COVID-19 vaccines: are they safe?

January 5, 2021

COVID-19 vaccines are arriving in BC representing a significant turning point in the battle against the disease. While supplies are limited, the focus is to deliver the vaccine to the most high-risk groups to start, increasing the number of eligible individuals as supplies themselves increase. While many are excited about the vaccine, others may be hesitant – with so much information about the vaccines out there, it can be hard to separate fact from fiction. So it’s important to know – what’s the truth behind the COVID-19 vaccines?


Is the vaccine safe?

Yes, the vaccine is safe. Even though the overall development and approval timeline for the COVID-19 vaccine was quick, it still underwent the normal, rigorous, three-phase trials while maintaining the same standards in evaluating its safety and efficacy. The COVID-19 vaccine trials were primarily comprised of healthy adults aged 18 – 55 of varying ethnic backgrounds, although some elderly individuals with weakened immune systems were also included.

Was the vaccine developed too quickly?  

It was done quickly because creation of the vaccine was a global effort – researchers in countries across the world focussed on a single task and applied lessons learned from the Ebola and Zika viruses. The Covid-19 vaccines underwent normal tests, with the same rigour as other vaccines.

What about mRNA – will I be carrying an artificial substance in my body for the rest of my life?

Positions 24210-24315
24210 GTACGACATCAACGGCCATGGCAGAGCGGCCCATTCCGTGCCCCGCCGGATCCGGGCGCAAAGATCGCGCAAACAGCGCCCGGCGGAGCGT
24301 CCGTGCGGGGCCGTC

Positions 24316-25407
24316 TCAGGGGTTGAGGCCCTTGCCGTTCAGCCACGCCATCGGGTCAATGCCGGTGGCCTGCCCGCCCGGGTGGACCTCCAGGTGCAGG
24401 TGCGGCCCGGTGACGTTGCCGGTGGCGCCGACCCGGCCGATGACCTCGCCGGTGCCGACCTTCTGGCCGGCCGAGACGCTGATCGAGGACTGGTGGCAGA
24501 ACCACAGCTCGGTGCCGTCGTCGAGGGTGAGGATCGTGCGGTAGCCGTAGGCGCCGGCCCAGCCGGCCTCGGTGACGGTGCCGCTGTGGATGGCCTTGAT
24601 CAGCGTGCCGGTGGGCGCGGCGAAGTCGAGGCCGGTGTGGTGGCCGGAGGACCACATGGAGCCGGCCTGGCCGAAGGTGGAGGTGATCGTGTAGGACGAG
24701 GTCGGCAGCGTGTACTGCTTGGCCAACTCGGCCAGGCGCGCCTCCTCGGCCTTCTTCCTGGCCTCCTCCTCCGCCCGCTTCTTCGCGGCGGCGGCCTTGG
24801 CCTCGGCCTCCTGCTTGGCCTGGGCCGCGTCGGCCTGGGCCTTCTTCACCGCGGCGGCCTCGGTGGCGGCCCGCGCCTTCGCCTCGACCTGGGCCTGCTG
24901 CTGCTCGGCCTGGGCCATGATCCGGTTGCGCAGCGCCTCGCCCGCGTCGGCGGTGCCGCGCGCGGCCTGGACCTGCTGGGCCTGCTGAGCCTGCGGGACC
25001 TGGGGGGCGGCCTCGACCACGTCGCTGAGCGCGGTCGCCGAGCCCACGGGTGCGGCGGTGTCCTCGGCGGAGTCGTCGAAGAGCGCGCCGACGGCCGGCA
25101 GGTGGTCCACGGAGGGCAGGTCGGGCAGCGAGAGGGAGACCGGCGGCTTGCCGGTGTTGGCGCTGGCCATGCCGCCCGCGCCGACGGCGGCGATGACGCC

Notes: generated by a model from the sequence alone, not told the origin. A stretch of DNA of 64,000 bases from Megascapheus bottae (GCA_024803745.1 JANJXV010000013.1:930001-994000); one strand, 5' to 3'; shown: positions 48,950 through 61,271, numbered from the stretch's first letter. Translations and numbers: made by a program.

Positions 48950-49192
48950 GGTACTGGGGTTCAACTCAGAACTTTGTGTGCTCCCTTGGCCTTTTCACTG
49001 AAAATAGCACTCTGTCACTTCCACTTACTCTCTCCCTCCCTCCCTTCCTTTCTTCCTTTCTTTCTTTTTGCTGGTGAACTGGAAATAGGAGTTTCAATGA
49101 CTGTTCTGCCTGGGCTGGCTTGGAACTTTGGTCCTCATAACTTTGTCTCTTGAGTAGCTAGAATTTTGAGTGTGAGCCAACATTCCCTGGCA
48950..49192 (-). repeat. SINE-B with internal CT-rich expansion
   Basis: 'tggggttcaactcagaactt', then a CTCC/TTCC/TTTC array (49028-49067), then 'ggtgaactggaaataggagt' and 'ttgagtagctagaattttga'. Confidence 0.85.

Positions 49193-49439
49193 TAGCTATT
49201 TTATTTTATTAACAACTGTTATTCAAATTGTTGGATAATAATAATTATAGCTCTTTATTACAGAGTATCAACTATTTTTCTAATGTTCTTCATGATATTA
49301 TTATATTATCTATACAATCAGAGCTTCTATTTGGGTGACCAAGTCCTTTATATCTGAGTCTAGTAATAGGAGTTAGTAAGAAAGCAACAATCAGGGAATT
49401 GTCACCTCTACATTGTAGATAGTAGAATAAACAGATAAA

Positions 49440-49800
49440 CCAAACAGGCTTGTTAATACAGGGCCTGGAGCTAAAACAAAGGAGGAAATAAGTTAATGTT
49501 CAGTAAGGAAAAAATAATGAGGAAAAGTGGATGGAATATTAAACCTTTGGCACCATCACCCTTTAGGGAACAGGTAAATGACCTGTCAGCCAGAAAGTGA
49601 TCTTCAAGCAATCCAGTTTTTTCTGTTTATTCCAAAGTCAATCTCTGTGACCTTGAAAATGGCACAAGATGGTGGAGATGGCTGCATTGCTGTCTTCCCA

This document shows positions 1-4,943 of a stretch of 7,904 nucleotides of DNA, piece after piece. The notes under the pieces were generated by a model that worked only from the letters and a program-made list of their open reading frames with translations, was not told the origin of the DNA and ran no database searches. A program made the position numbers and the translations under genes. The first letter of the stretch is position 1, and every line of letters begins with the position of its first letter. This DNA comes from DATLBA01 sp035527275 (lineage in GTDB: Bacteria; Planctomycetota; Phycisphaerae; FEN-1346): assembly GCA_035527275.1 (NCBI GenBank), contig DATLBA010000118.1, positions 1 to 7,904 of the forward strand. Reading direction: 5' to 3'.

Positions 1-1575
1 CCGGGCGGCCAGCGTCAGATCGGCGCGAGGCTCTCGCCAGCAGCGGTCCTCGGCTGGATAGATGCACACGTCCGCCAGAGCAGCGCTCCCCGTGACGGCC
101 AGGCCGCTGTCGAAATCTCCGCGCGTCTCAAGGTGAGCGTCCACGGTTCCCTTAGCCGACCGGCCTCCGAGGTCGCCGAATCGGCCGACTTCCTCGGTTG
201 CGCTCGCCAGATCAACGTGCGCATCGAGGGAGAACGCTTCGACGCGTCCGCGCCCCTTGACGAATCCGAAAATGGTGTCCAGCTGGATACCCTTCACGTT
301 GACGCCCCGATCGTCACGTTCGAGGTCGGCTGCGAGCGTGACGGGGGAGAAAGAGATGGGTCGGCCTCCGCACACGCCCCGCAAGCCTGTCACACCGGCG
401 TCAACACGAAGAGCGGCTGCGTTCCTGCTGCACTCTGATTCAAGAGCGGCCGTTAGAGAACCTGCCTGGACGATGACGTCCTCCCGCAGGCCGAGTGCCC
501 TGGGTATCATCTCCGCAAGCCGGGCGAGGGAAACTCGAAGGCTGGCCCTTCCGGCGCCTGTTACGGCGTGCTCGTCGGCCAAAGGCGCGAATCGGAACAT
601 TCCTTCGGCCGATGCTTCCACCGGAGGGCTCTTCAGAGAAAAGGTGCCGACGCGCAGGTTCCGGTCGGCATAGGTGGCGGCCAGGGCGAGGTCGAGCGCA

Not at all, the vaccine will cause an immune response and then be cleared out of the body. While mRNA vaccines are new to the general public, their development actually dates back three decades to the early 90s, and throughout the last five years they have been tested in humans for infectious diseases such as: Zika, Rabies, Cytomegalovirus (CMV), and Influenza. These types of vaccines are also being researched as a way to speed up the immune response in the treatment of certain types of cancers such as leukemia, myeloma, melanoma, and prostate cancer.

The benefits of mRNA and other vaccines is that we get protected without ever experiencing the more serious illness.

How can we know for sure there will be no long-term side effects?

Reports show mRNA vaccines to be safe and reasonably well tolerated with only rare cases of severe reactions comparable to allergic reactions. Similar reactions have been seen with the other vaccines. The COVID-19 vaccine will continue to be evaluated as it rolls out. We expect further reports of similar side effects – this is normal and to be expected and is merely because of the sheer number of people being vaccinated globally.

Isn’t natural immunity better than vaccine-acquired immunity?

Natural immunity is when a person becomes immune to a specific disease after contracting it. With COVID-19, we have seen that re-infection is possible but we can’t know or predict the seriousness or severity of the initial illness or a re-infection. What we do know is the vaccines have upwards of a 90% effective rate. This tells us being vaccinated is the safest option whereas contracting COVID is far more risky.

Aren’t vaccines pointless unless everyone takes them?

The idea behind vaccines is, those who are vaccinated will be protected from becoming infected themselves and will therefore be prevented from spreading the disease, regardless of who else is vaccinated. So, vaccinating yourself against COVID-19 protects not only you, but also vulnerable groups you come into contact with such as babies, pregnant women, and immunocompromised individuals who are not able to be vaccinated.

The creation and distribution of the COVID-19 vaccines is a significant turning point in our battle to overcome COVID-19. It’s important to know the truth behind these vaccines to understand just how safe they are and to understand the vital role they play in protecting you and those around you from the disease.

For more information please visit the BC Centre for Disease Control’s COVID-19 Vaccine page.